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U.S. Border Agents Can Demand Access to Your Cell Phone

Written on Behalf of Affleck & Barrison LLP

As schools go on holiday for March Break, many of those living in Ontario will begin their vacation by crossing the border into the United States. But be aware.  U.S. border agents can demand access to your cell phone and request your password to unlock your cell phone without probable cause.

In 2017, U.S. border agents inspected more than 30,000 phones and other devices. This was found to be an increase of nearly 60% from 2016.

The U.S. Customs and Border Protection released an updated directive governing border searches of electronic devices on January 5, 2018 stating:

…border searches of electronic devices have resulted in evidence helpful in combating terrorist activity, child pornography, violations of export controls, intellectual property rights violations, and visa fraud.

U.S. DIRECTIVE: BORDER SEARCH OF ELECTRONIC DEVICES

The recently issued directive in the U.S. entitled “Border Search of Electronic Devices” provides the government with wide legal authority to search travellers’ belongings without a warrant at the border, including personal electric devices.

Basic Search

During this “basic search”, the officer may review and analyze information on the device that would be ordinarily visible by scrolling through the phone manually, including contact lists, call logs, calendar entries, text messages, pictures, videos and audio files.

Advanced Search

Border agents are authorized to perform an “advanced search” by connecting a phone to a hard drive to copy its contents for analysis when the need arises. This type of search may arise in cases where a traveller is on a watch list, there is “reasonable suspicion” of law-breaking or national security concerns. This type of analysis requires the approval of a supervisor.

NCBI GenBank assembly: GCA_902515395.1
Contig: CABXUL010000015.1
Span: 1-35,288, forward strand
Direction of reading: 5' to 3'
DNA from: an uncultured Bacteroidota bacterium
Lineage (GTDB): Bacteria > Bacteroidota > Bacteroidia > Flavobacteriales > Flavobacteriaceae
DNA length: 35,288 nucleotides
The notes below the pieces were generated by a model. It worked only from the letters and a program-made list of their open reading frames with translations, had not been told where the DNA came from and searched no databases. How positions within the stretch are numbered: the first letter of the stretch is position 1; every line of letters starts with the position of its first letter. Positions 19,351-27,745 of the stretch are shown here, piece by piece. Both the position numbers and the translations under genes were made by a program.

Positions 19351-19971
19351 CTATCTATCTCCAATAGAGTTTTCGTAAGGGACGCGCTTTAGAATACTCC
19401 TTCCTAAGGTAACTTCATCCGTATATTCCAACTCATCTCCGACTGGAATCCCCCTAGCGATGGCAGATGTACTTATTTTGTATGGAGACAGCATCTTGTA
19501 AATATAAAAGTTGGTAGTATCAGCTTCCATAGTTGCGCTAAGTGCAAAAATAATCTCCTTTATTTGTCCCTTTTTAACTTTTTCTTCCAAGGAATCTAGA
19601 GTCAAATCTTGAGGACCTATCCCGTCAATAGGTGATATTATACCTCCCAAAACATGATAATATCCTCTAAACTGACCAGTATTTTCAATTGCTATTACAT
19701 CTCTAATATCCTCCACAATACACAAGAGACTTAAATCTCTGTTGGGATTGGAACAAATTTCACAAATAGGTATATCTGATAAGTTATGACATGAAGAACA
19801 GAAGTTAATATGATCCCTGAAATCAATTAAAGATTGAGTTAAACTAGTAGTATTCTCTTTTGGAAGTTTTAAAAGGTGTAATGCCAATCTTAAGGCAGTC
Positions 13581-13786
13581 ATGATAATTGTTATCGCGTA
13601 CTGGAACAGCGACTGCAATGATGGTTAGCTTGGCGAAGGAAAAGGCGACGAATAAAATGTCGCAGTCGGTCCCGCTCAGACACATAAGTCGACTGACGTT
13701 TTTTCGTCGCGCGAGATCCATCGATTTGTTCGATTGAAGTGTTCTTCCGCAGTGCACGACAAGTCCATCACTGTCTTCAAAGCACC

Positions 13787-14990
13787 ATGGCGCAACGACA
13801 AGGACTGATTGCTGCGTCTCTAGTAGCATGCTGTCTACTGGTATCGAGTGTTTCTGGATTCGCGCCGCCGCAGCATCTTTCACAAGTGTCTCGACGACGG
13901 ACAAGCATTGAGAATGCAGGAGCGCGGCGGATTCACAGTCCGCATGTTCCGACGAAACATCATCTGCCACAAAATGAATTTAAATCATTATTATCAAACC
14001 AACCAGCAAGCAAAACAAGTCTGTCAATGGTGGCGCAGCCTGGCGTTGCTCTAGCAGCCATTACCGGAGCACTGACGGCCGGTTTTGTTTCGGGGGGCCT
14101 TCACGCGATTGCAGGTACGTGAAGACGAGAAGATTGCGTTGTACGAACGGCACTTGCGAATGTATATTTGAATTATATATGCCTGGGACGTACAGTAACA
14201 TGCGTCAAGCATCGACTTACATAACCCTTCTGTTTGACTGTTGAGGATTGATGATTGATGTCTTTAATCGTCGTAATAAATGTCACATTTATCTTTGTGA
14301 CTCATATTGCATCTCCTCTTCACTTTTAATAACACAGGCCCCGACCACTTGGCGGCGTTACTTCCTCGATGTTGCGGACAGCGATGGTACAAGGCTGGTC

Password

According to the new directive, agents have been granted the authority to request a password to open your phone without probable cause. You are allowed to refuse this request, however, doing so could result in your device being detained for further examination, your travel may be delayed, you can be denied entry if you are not a U.S. citizen or it may become difficult for the traveller to enter the U.S. on future occasions.

The Cloud

Border agents are not authorized to download old files from the cloud. They are allowed to search the data that is apparent on the phone, but cannot access anything that may be stored remotely. Officers can ask that travellers put their devices in an offline mode (airplane mode) or disable their network connectivity.

Sensitive Information

Lawyers who are crossing the border may claim solicitor-client privilege over documents by identifying sensitive documents. The officer must then consult with customs’ legal counsel and the U.S. attorney’s office to determine which files should be isolated from the regular search.

Destruction of Records

Copies of information held by U.S. customs must be destroyed following a search and any electronic devices must be returned, unless a security threat has been discovered.

WHAT TO DO WITH YOUR ELECTRONIC DEVICES WHEN CROSSING INTO THE U.S.?